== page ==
In the run-up to Quebec’s referendum, Canadians debated tortuously whether and how the French-speaking province could leave their 128-year-old federation. Did the constitution make any provision for a break? What legal obstacles could be employed to block secession? How would the national debt be divided? Could Quebec continue to use the Canadian dollar? It was all very stimulating, if inconclusive.
Meanwhile, politicians in Quebec City were ready for action. With opinion polls moving in their favour, the separatist leaders started to behave as if their dream of a new French-speaking country in North America was about to become a reality. What if it had?
Quebec’s Caisse de d?p?t et placements du Qu?bec, the giant public sector pension fund, would have intervened aggressively to buy Canadian dollars and treasury bills in the days after a “Yes” vote, as foreign investors dumped anything marked Canada or Quebec.
The ruling Parti Quebecois (PQ) would have named defence and foreign ministers-in clear defiance of the Canadian constitution-and served notice on Ottawa that negotiations should start immediately on new economic and political arrangements. The near certain breakdown of these talks, assuming they even got off the ground, would have been the trigger to proclaim the new Republic of Quebec, perhaps as early as next spring.
While Quebec City executed its well-mapped battle plan, the rest of the country would have been shocked, divided-and unprepared. Just a few weeks before the vote, the federalists were so confident of victory that they gave little thought to the consequences of defeat. One reason why Jean Chr?tien, the prime minister, refused to reveal his strategy in the event of a “Yes” vote was simply that he didn’t have one.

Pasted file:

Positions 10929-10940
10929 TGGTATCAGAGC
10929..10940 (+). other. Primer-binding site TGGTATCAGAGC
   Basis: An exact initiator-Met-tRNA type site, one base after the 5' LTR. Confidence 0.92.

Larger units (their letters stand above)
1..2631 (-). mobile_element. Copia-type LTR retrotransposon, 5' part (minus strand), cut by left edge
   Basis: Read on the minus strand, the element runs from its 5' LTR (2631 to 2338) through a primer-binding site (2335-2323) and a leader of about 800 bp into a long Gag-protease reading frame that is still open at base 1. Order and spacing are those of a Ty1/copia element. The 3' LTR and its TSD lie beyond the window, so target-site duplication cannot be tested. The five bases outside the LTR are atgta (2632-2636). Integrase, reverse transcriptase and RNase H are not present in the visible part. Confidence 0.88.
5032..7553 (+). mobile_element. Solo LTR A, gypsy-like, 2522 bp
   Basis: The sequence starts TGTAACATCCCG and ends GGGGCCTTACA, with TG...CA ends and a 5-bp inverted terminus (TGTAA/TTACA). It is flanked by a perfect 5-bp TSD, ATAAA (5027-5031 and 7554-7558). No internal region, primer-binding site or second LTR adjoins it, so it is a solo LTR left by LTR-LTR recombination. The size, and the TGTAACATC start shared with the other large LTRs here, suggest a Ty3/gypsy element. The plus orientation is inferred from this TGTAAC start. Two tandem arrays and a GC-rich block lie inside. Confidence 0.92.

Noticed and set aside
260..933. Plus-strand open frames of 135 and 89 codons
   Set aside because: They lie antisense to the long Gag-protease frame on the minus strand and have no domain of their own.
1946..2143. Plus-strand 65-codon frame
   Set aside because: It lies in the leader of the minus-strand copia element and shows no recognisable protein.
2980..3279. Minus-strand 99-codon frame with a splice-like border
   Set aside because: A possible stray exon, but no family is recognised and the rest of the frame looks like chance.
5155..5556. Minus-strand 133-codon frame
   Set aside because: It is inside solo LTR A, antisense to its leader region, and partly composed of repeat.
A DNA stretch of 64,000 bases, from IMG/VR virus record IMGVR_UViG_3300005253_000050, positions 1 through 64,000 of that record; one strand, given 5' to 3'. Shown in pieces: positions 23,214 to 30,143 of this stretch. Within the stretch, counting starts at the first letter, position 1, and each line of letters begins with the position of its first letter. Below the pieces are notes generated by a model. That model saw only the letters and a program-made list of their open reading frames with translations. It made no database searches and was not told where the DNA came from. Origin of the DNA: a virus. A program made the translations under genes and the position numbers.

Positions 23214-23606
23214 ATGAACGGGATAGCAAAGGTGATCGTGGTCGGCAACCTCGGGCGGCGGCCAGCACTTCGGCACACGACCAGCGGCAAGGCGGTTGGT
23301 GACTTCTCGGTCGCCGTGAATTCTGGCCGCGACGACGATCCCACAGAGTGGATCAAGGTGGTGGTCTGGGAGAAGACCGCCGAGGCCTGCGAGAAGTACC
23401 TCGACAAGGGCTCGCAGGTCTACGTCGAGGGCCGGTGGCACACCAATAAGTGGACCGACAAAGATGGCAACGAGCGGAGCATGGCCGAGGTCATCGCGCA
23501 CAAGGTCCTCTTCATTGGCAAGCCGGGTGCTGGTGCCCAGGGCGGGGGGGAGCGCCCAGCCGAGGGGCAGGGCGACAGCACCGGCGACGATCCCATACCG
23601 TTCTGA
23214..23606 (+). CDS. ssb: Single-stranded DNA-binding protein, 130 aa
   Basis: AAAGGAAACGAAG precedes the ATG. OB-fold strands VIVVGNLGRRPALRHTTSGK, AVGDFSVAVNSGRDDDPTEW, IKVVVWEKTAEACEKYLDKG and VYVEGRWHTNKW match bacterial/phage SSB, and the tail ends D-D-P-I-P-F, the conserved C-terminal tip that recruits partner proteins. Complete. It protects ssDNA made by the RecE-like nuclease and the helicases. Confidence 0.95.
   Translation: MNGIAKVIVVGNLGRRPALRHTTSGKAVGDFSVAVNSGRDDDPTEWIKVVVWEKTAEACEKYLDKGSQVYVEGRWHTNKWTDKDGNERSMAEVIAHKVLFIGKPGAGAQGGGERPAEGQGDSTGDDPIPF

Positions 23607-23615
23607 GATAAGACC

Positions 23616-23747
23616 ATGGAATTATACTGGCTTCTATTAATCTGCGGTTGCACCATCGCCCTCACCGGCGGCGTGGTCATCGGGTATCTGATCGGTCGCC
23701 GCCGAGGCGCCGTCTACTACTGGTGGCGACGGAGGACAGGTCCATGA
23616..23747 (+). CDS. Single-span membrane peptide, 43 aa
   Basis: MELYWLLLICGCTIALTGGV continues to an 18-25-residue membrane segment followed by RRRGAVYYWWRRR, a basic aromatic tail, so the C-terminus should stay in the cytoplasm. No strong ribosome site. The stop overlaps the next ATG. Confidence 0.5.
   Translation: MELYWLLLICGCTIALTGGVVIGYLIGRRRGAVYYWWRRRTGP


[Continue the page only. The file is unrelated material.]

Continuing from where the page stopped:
But Quebeckers would have been in for a few shocks of their own once the referendum celebrations were over. The flight of capital and talent from the province would have been immediate and severe. Non-francophones have been edgy since the separatists first took office in the mid-1970s. Mordecai Richler, the novelist, who lives in Montreal, wrote a few years ago: “What I blame the PQ for, unreservedly, is that I grew up in a city where an anglophone young man or woman could feel at home and anticipate settling into a future commensurate with his or her ability. This is no longer the case. Just about everything has been done to make the anglophone youth, even those who are…